SWAPO youth league gets a spanking

Namibia's ruling party, SWAPO, has always vehemently denied divisions in its ranks. But recently things came to a head when the top leadership and the Youth League clashed over remarks made about presidential candidate-in-waiting, Hage Geingob, which resulted in a showdown at a Central Committee meeting last weekend where the SPYL’s ejection from the party was narrowly averted.

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June 26th, 2013

Namibia's ruling party, SWAPO, has always vehemently denied divisions in its ranks. But recently things came to a head when the top leadership and the Youth League clashed over remarks made about presidential candidate-in-waiting, Hage Geingob, which resulted in a showdown at a Central Committee meeting last weekend where the SPYL’s ejection from the party was narrowly averted.

The most immediate cause of the current dispute was the battle for party president at the SWAPO Congress last December, when the SPYL's candidate for the presidency, firebrand Minister Jerry Ekandjo, lost out to former Prime Minister Geingob, who was backed by both incumbent President Hifikepunye Pohamba and founding President Sam Nujoma.

Since the Geingob 'victory', SPYL members have taken to social media sites, such as Facebook and Twitter, with anti-Geingob comments. The most hurtful, apparently, was an accusation that the presidential hopeful was using State House as a 'club-house' following fundraising dinners that were held there, and allegations that – what the SPYL termed – the 'establishment' had used state resources to secure a Geingob win.

Last week, the party leadership demanded an apology from the Youth League. One was given, but it was deemed to be half-hearted and insincere. So SWAPO Secretary General, Nangolo Mbumba, responded by barring the SPYL from attending the Central Committee meeting at the coast, but they turned up anyway. While the SPYL Secretary, Eljiah Ngurare, did not attend, others did on the grounds that they had not received any official letter, merely a verbal instruction to stay away.

And the SPYL were not without support in the CC meeting so President Pohamba's decision that they be allowed to stay may have averted a major confrontation. SPYL's secretary, Elijah Ngurare, was forced to eat humble pie and issue a second more grovelling apology, this time admitting the remarks had been “disrespectful” towards the leadership and affirming that the "utterances were not in line with the code of conduct" of SWAPO. This was then accepted by the leadership and a potential crisis was averted – for the time being.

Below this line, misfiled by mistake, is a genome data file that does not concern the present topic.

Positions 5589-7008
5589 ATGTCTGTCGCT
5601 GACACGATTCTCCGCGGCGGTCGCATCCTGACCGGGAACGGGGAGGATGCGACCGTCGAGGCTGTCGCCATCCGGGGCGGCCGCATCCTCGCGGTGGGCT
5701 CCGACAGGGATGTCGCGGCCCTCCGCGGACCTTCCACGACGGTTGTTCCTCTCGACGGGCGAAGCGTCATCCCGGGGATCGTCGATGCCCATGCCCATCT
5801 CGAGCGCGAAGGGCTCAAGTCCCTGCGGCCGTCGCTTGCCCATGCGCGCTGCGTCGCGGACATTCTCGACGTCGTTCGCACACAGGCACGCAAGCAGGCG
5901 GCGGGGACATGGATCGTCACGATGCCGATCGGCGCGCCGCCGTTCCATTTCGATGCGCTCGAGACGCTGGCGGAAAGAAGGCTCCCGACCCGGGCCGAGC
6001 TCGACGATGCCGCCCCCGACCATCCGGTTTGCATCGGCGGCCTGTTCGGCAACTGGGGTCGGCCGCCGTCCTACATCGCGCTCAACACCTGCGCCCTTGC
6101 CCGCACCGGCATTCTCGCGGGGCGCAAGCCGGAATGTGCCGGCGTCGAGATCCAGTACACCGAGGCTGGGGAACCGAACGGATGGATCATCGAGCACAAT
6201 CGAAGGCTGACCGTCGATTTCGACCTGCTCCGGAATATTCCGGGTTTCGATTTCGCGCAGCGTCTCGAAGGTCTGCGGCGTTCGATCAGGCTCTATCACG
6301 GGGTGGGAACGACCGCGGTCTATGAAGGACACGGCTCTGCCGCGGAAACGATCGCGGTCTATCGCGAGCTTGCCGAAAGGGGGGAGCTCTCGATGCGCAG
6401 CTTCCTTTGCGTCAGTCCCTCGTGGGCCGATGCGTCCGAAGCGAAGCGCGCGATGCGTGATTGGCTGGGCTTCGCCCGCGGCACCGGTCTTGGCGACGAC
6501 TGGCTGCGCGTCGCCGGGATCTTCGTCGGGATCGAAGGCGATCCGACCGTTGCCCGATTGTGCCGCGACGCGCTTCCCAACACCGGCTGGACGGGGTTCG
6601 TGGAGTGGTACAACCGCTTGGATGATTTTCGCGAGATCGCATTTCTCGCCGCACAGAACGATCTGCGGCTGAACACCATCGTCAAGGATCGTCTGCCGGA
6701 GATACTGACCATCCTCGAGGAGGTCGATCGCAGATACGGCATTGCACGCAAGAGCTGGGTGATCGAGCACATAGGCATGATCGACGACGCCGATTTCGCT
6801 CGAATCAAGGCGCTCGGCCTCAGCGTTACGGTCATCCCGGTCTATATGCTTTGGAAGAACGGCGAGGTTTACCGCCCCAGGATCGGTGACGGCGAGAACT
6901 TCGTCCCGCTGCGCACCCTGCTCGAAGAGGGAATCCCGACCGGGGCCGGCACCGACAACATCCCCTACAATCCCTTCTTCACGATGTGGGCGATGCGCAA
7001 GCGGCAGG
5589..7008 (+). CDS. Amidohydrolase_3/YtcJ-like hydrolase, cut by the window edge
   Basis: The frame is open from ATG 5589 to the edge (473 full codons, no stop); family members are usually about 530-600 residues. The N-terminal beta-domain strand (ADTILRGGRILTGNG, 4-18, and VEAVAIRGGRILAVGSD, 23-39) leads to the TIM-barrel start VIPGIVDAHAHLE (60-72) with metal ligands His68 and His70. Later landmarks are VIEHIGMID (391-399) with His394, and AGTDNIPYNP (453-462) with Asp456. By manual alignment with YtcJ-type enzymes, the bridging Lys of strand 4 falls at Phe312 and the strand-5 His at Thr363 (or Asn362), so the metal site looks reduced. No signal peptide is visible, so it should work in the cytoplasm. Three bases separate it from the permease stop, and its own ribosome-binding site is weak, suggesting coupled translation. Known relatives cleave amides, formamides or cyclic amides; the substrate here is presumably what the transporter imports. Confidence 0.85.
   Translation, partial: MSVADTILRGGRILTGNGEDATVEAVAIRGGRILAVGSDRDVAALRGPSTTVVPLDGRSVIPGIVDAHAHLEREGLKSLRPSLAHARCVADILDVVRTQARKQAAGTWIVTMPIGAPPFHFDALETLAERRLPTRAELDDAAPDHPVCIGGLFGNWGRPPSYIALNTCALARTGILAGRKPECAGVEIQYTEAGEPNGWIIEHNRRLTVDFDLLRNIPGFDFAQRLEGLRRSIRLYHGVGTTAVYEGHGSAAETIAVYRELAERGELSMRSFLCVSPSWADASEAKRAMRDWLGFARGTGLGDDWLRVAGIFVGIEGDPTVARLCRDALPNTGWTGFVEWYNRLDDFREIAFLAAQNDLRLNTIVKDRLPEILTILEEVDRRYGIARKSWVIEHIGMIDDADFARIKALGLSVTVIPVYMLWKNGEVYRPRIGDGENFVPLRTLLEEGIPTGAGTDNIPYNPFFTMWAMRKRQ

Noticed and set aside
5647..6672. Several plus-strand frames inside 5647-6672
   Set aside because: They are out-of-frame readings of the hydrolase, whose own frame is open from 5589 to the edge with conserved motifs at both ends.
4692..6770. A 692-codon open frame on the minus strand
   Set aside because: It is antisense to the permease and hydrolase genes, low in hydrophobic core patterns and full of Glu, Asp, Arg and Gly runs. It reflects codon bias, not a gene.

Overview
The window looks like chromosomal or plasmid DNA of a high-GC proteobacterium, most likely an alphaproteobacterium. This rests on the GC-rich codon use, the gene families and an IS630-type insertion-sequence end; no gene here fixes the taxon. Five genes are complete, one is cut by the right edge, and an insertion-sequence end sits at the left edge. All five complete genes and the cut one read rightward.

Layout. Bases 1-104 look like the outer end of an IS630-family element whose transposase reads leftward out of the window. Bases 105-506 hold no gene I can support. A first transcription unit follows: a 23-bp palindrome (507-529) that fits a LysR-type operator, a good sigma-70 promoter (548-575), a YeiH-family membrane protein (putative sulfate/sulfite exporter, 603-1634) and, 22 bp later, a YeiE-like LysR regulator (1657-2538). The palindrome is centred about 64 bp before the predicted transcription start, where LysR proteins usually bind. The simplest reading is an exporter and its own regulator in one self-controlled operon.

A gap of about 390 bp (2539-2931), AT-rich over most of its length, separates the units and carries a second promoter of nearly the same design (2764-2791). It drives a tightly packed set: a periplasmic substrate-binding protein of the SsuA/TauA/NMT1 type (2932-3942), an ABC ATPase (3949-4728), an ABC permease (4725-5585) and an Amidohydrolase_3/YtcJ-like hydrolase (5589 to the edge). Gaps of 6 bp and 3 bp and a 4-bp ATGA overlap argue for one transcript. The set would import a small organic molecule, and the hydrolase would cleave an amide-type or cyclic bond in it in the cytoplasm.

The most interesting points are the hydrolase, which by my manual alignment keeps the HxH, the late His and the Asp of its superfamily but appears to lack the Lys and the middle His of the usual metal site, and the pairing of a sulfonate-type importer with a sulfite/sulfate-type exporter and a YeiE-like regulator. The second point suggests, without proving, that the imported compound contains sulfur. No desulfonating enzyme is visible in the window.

Although the Youth League may deny that their criticism was being levelled at Pohamba's chosen successor, the prospect of a Geingob presidency remains controversial in some sectors of SWAPO. What is also clear is the fact that although the leadership backed away from ejecting the SPYL from both the CC and the party, this was primarily to do with the fact that there was support among some of the delegates such as the Women’s Council and party elders, most of whom felt that the Youth League had been denied a fair hearing.

As to the subject of the dispute, many feel the leadership overreacted. Many deem that the comments on Facebook, in particular from some Youth League activists, are in keeping with freedom of speech and therefore fair comment. A SMS writer in asked why SWAPO leaders were accusing the SPYL of indiscipline when they were "merely exercising their right to freedom of expression". The writer went on to say that Namibia needs to have those "who point out abuses and deficiencies" and that the country's democracy requires such critics in order to grow.

For the time being though, the status quo has been maintained, the youth have been 'brought to order' and a not-altogether-happy truce prevails. But one only has to look across the border in South Africa to see how simmering disputes between a ruling party's leadership and its disgruntled youth wing can explode into open warfare. And while the SWAPO Youth League’s fire may have been doused for now, it certainly hasn't been extinguished altogether.

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